House of Commons Hansard #124 of the 38th Parliament, 1st Session. (The original version is on Parliament's site.) The word of the day was religious.

Topics

Justice
Oral Question Period

2:40 p.m.

Conservative

Peter MacKay Central Nova, NS

Mr. Speaker, last week the Ontario Court of Appeal refused a request to unseal Justice Fred Kaufman's report into the 1959 murder conviction of Steven Truscott. The court said the report's contents are a matter of public interest but are protected by solicitor-client privilege that only the Minister of Justice can waive.

Steven Truscott, who has the most to lose if this information is prejudicial to his case, has called for the release of that report. In the interests of the public, will the Minister of Justice waive the privilege so Canadians can finally see the material that the judge and the minister himself concluded was a miscarriage of justice for Steven Truscott?

Justice
Oral Question Period

2:40 p.m.

Mount Royal
Québec

Liberal

Irwin Cotler Minister of Justice and Attorney General of Canada

Mr. Speaker, in our submission to the court we said at the time that we had no objection to the release of Justice Kaufman's report with appropriate protections in matters of privacy and in the interests of the administration of justice. One of the parties objected to the release of the report. We are now going to confer to see whether we will nonetheless authorize the court to release it, notwithstanding that there may be an objection by one of the parties.

Justice
Oral Question Period

2:45 p.m.

Conservative

Peter MacKay Central Nova, NS

Mr. Speaker, it has been an excruciating 45 years for the Truscott family in its wait for fundamental justice. In December, the Ontario Court of Appeal issued directions to ensure a fair review of the Truscott case. The court said it would rely on the information provided to Justice Kaufman but not the report itself. Last week, Justice David Doherty expressed concern about the sealing of this important information in one of the most well known criminal cases in Canada.

Why is the Minister of Justice compounding the injustice for the Truscott family, in this case by continuing to assert solicitor-client privilege in refusing to release the Kaufman report?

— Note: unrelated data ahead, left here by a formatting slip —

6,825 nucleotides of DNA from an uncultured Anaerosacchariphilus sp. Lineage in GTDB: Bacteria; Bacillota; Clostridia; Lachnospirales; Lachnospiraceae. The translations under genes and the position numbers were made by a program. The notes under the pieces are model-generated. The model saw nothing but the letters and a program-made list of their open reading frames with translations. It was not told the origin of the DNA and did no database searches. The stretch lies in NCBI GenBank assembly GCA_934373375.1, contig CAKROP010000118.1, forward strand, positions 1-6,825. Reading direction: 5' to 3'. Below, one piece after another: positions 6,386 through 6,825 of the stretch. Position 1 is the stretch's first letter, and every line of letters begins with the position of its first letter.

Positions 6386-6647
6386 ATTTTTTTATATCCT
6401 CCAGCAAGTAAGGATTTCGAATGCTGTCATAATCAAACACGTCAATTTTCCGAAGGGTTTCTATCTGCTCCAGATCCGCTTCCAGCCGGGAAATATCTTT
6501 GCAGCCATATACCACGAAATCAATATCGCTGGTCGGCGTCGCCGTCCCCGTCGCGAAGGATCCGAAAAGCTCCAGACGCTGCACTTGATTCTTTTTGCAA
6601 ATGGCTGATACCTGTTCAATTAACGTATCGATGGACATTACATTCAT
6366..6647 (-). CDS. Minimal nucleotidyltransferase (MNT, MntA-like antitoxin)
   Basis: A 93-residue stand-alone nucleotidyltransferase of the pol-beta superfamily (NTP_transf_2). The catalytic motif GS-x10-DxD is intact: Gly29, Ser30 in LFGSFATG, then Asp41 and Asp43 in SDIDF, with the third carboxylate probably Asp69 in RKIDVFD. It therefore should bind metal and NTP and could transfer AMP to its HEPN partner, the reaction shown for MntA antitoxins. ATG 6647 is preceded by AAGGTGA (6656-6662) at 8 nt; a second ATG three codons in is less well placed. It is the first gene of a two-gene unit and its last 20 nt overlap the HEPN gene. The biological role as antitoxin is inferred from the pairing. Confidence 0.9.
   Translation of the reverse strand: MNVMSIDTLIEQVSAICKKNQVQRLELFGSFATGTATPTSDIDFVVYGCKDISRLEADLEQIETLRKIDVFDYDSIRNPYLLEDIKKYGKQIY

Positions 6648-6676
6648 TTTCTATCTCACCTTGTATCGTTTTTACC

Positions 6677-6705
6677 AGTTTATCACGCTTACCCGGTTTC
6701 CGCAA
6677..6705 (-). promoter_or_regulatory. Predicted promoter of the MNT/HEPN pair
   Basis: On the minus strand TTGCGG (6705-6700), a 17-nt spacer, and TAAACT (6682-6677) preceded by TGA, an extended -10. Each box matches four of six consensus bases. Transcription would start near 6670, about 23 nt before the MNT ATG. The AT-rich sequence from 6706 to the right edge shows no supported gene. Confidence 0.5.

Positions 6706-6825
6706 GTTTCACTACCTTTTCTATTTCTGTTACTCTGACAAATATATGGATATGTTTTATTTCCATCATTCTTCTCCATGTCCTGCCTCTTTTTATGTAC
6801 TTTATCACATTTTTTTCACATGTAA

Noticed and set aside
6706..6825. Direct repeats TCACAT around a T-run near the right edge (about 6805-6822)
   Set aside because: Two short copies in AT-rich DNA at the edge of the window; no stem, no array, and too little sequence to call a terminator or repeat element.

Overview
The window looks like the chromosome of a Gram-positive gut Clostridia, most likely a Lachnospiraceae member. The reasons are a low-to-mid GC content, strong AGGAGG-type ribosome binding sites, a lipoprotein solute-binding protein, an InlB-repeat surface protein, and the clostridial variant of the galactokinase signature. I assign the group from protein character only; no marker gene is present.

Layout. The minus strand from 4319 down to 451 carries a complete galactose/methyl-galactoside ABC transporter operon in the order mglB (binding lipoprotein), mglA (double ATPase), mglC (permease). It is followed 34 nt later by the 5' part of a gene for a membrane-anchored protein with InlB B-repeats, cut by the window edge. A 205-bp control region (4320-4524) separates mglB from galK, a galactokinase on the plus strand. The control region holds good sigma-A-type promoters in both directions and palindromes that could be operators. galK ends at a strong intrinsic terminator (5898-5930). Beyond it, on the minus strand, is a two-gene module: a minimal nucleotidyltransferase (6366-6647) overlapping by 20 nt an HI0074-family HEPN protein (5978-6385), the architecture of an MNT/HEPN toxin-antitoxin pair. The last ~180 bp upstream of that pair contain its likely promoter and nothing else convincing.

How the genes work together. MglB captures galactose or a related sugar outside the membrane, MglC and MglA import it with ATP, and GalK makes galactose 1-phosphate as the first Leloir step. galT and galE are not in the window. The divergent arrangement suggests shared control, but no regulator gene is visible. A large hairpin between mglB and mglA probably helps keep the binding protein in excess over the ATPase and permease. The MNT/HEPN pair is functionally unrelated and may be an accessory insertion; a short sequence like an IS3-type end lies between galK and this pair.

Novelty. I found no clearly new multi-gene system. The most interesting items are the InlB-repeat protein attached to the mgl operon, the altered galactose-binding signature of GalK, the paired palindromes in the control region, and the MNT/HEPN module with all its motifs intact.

Justice
Oral Question Period

2:45 p.m.

Mount Royal
Québec

Liberal

Irwin Cotler Minister of Justice and Attorney General of Canada

Mr. Speaker, I think the hon. member should read the decision from which he is quoting. In fact, the December decision of the Ontario Court of Appeal said it would not release the report because of considerations of privacy and in the interests of the administration of justice. As a result of this most recent judgment, we said we would now be prepared to look into it.

As I have said, I have no objection to releasing that report. In fact, I look forward to it, provided it is consistent with issues of privacy and the administration of justice. We will address that in our letter to the Ontario Court of Appeal.

Automobile Industry
Oral Question Period

June 28th, 2005 / 2:45 p.m.

Liberal

Lynn Myers Kitchener—Conestoga, ON

Mr. Speaker, recent media reports say that Toyota plans to build a new auto assembly plant in southern Ontario. This would be the first greenfield auto assembly plant built in Canada in almost 20 years.

Could the Minister of Industry advise the House whether the federal government has been active in trying to secure this investment and the 1,300 direct jobs it could bring?

Automobile Industry
Oral Question Period

2:45 p.m.

Vancouver Kingsway
B.C.

Liberal

David Emerson Minister of Industry

Mr. Speaker, that is an excellent question, and I want to thank the hon. member for Kitchener—Conestoga for the good work he has done in expressing the interests of the auto industry in our caucus and supporting the auto supply industry.

I want to say that if there is an announcement on Toyota in the next couple of days it will be because the Prime Minister met directly with the president of Toyota in Tokyo and encouraged Toyota to put that plant here in Canada. I think we are going to be successful.

Fisheries and Oceans
Oral Question Period

2:45 p.m.

NDP